There’s been much debate about the increasing reliance on social media platforms as news and information sources, and how platform algorithms, in particular, can skew how such information is distributed.
But despite these warnings, more and more people are indeed turning to social media for the latest news and updates, as reflected in the latest Pew Research study of how people are staying informed, and where they’re getting their news updates.
As per Pew Research:
“Today, half of US adults get news at least sometimes from social media.”
As you can see in this chart, those figures have remained relatively steady over the past three years – which means that even amid the aforementioned concerns about how social platform algorithms can influence news coverage, people are still increasingly relying on social platforms, in at least some capacity, to stay up to date with the latest news.
In terms of platform specifics, just under a third of US adults regularly get news from Facebook.
“A quarter of US adults regularly get news from YouTube, while smaller shares get news from Twitter (14%), Instagram (13%), TikTok (10%) or Reddit (8%). Fewer Americans regularly get news from LinkedIn (4%), Snapchat (4%), Nextdoor (4%), WhatsApp (3%) or Twitch (1%).”
These figures are largely the same as Pew’s 2021 report on the same, though all the top four platforms, except Facebook, have seen slight increases in how many people get news content from them.
But the big mover, overall, is TikTok:
As you can see in this chart, which looks at the data from a different angle – how many people regularly get news from each app, as opposed to overall usage comparison – TikTok has seen a big rise in people getting news insights from the platform.
Which, in basic growth terms, makes sense. TikTok has gone from 54 million users in January 2018, to over a billion today, so in sheer comparative growth numbers, TikTok’s inevitably going to see an increase in this respect as well.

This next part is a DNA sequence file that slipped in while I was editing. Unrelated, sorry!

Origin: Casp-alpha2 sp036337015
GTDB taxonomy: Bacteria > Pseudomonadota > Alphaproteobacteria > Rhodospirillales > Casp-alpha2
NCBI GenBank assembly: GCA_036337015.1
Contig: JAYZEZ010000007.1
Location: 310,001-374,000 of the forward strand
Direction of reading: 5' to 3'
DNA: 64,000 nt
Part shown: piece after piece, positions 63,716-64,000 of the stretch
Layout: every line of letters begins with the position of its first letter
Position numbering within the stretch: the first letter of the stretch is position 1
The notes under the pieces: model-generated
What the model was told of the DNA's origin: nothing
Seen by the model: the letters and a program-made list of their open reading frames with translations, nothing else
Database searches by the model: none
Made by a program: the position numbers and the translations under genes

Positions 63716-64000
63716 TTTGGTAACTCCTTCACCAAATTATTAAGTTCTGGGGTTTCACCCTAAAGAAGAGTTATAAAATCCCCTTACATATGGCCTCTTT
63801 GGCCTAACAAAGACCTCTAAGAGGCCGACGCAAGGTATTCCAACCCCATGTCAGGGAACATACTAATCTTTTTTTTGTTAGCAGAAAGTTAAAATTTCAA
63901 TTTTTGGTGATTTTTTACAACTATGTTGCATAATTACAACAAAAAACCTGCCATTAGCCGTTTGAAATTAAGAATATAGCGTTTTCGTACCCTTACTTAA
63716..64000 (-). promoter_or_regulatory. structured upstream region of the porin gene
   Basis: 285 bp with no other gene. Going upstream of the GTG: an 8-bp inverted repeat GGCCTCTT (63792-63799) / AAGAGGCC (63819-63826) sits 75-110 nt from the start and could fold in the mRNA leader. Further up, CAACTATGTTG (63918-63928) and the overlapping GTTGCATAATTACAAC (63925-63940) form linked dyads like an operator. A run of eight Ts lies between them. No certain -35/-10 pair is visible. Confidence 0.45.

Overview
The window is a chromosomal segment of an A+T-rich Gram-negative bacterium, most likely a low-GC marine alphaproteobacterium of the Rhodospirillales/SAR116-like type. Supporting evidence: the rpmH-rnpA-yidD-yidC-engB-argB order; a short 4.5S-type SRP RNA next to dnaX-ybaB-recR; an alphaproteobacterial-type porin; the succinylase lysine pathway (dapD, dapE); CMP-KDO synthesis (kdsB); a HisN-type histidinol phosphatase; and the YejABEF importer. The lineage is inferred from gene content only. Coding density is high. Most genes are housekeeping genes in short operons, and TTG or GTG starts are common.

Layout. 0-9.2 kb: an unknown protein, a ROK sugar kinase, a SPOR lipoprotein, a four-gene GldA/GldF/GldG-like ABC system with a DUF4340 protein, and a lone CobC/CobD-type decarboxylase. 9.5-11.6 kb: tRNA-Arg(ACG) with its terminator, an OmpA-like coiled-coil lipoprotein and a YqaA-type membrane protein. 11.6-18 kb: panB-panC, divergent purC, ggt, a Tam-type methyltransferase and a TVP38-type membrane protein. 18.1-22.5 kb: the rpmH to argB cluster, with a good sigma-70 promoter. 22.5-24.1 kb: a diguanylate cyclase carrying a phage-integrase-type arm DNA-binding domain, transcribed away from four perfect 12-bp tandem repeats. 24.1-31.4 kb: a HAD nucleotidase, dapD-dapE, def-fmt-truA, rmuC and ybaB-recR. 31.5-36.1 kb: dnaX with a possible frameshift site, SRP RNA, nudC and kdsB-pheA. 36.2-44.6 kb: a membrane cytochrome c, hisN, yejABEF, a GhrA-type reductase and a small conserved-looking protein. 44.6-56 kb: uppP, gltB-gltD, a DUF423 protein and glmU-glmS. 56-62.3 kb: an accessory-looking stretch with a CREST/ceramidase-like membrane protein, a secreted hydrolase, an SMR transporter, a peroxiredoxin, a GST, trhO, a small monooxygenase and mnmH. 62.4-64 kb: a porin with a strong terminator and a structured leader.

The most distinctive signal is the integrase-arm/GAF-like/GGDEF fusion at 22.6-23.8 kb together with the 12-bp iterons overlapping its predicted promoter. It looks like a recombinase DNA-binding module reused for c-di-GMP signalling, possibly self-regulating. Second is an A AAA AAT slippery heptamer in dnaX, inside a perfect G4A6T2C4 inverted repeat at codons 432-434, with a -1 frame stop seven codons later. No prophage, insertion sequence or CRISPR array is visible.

But that also leads to concerns around how news content is distributed in the app. A recent report suggests that up to one in five news-related clips on TikTok contain misinformation, while there are also lingering questions around how the Chinese Government may be able to influence TikTok’s algorithms and content, with a view, potentially, to quelling anti-China sentiment.
Indeed, a video being circulated online suggests that the CCP has much more influence over TikTok’s parent company ByteDance than TikTok has suggested, with the Chinese version of TikTok, called ‘Douyin’ being used as, essentially, a CCP propaganda vehicle, and a means to influence positive behavior among the youth.
At the same time, TikTok’s algorithm, which is different from the algorithms used in Douyin, is seemingly aimed at encouraging dangerous, disrespectful and harmful behavior among western youth, like risky pranks and salacious dance trends.
The suggestion is that the CCP is, in some way, looking to use TikTok as a means to destabilize western nations, by essentially encouraging negative behaviors. This is at least somewhat backed by research reports, which show that ‘positive energy’ and ‘knowledge sharing’ are among the top trends on Douyin.
The top trends on TikTok? ‘Dance’, ‘Pranks’.
It’s very conspiratorial, and it may well be that these are simply the trends that western users are more likely to engage with. But it is interesting in the context of this report, which suggests that TikTok is increasingly becoming a source of news and information for its predominantly young audience.
The report also underlines the steady decline of television and radio as top news sources.
Which is no surprise – but again, it’s interesting to note the dominance of online platforms, which are generally guided by engagement-based algorithms, as the key sources of news and information.
Given that algorithms look to maximize in-app engagement, and emotional responses, like ‘joy’ and ‘anger’, are the key drivers of such, it seems totally unsurprising that society feels more and more divided, especially in online discourse.
That’s potentially going to get even worse as Meta increasingly looks to insert more and more AI-recommended posts into people’s news feeds, as a means to maximize interaction and response.
With more people relying on social platforms for news, and the platforms looking to feed into that wherever they can, that seems destined to further incentivize more partisan, divisive takes, in order to spark more engagement and reach.
The reliance on social media more broadly as a connection tool leads to trends like this, so it all makes perfect sense. But it still seems largely problematic.
And despite platforms’ various efforts to amplify more reliable news sources, and tackle misinformation, overall, it doesn’t seem like it’s getting much better.